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I recently bought a 1997 auto Dodge cummins with #0 fuel plate full back, AFC full back (towards cab) 3000 GSK and 15* of timing. I have tweaked on the star wheel a little bit. My question is I have a 1999 24valve cummins auto with RV 275 injectors that has alot more low end power than this 12 valve. Is this normal? The 12 valve will run off and leave the 12 valve in upper RPM's but not down low. Is this normal due to variable timing and slightly larger injectors of the 24 valve? My 24 valve would really light the turbo at about 1200 rpm but the 12 valve won't until about 1600 rpm.So far the 24 valve is the better tow rig just because of low end grunt. Any suggestions?

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Pushing those towards the cab defuels it.. Push the plate at least to the middle of the travel and push the AFC all the way forward (towards the radiator). The starwheel is centered in the hole stock, you want to turn it so that it threads towards the radiator, whichever way that may be, you just have to crank on it a bit and you'll see which way the starwheel is going. It will go all the way until you can't even see it. Then it should have some low end power. Change the fuel filter/air filter set your valves at 8/18 and it will smoke a 24V off the line.With a #0 plate you should definitely have an EGT gauge as well as knowing that if the auto is stock, it won't last long with that much power going to it.

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Well that is kind of my problem, I really don't want to smoke a huge amount. I have not tweaked on the fuel plate or AFC as far as sliding it forward. I have left it as I bought it. I am worried about getting EGT's too high while towing. I have turned the starwheel out about 3/4. My tranny has a Goerend TC and valve body.Would you suggest a different fuel plate? It has what I bought the truck with. Will a different fuel plate give me better EGT control while better low end power? Thanks

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Well that is kind of my problem, I really don't want to smoke a huge amount. I have not tweaked on the fuel plate or AFC as far as sliding it forward. I have left it as I bought it. I am worried about getting EGT's too high while towing. I have turned the starwheel out about 3/4. My tranny has a Goerend TC and valve body. Would you suggest a different fuel plate? It has what I bought the truck with. Will a different fuel plate give me better EGT control while better low end power? Thanks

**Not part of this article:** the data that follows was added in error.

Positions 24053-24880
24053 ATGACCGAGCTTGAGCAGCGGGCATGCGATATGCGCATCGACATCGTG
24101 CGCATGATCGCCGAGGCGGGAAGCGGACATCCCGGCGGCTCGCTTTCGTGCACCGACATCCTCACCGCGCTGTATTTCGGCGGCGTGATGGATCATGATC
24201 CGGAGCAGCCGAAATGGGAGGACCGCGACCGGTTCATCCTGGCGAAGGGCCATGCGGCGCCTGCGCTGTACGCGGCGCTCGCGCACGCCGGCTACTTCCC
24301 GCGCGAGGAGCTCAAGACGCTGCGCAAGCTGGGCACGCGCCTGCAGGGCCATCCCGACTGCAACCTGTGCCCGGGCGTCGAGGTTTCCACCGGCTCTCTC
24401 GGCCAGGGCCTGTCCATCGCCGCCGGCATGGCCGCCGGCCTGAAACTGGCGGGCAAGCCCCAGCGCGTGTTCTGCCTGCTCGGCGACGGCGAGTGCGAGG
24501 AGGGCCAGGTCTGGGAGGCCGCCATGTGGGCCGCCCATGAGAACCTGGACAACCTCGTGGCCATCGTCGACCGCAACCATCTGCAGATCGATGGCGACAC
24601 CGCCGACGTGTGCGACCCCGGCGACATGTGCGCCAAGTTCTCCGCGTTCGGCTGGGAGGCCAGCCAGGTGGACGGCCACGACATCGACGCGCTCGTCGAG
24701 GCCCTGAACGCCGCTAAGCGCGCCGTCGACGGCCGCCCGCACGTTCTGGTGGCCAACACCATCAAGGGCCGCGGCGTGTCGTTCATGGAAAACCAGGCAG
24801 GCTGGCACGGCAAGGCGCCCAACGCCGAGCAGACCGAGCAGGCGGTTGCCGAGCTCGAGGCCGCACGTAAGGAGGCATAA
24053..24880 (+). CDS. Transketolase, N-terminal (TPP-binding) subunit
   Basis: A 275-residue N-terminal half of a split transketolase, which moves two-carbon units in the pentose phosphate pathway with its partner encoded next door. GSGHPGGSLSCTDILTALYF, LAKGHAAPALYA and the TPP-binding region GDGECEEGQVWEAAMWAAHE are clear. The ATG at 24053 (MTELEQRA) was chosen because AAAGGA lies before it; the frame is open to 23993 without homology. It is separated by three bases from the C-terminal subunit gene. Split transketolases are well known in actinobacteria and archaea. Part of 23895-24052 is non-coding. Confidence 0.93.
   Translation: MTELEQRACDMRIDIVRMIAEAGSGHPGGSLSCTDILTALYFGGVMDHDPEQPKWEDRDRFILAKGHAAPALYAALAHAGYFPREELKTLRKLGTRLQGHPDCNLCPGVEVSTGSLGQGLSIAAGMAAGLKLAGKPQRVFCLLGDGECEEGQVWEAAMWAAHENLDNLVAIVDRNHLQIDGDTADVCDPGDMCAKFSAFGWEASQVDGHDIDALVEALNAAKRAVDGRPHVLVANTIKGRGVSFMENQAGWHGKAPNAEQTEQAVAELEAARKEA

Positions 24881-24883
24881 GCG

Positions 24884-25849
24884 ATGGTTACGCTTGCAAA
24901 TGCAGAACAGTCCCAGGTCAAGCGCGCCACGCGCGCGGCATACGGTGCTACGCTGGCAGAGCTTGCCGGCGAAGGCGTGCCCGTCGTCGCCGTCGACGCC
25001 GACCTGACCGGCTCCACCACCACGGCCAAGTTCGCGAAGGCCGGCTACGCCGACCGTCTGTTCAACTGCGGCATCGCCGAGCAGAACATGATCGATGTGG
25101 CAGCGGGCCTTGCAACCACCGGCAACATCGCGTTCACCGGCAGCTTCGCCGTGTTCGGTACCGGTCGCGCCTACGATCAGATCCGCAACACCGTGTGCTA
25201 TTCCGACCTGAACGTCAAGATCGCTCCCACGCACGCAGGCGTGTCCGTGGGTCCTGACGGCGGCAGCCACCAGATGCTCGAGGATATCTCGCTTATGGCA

The #0 plate is as close to running no plate as it gets.. Meaning it is the most fuel you can get with a plate still in it. You might leave it alone and just mess with the AFC as AFC stuff will most likely not do any harm. If you lug it and floor it then EGT can get up there but having an auto it will kick down so you don't really have that problem. What do you mean by out 3/4? The plate really only determines fueling when you have boost built and are getting on it pretty good, it's kinda a virtual block under the pedal. Low end power relies a lot on the AFC settings so it is going to be where most of the concern lies. I have no clue how good autos are so am not sure what exactly it could handle with that mod.
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I have the star wheel adjusted about 3/4, maybe less, toward the radiator. It does not smoke unless I really get on to it and it still does not pour smoke. Do I need to adjust it out some more? Is it going to affect my tow ability, or is it controlled by my right foot more than anything? The truck has plenty of top end power, just wanting some more down low, but don't want to roast EGT's either. Maybe I am asking too much.

I used to have an Edge EZ on the 24 valve with the RV 275 injectors and it really did well down low. I am not expecting that kind of low end power, or should I?

Thanks for all the help.

--- Update to the previous post...

I do have boost, EGT, and tranny temp gauges; BHAF; 3.55 gears; 2500 4x4. I also have lock up switch for tranny.

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I would keep turning it in then. Your foot will control the smoke if you let it, I took my AFC and plate completely out so I rely solely on my foot. So I say turn the starwheel all the way towards the radiator then let your foot and the amount of smoke be the judge. The AFC only comes into play at 5psi or less depending on where the starwheel is. It is only there to prevent smoke before the turbo can build enough boost to clear the smoke up, so it really only plays a role when you're taking off or in low boost RPM conditions. Tightening the valves will help, putting a straight pipe on it will help. Also make sure the fuel and air filters are good. You might need to check fuel pressure to see if the overflow valve is weak and causing low fuel pressure which will hinder power. This requires drilling a tapping a banjo bolt..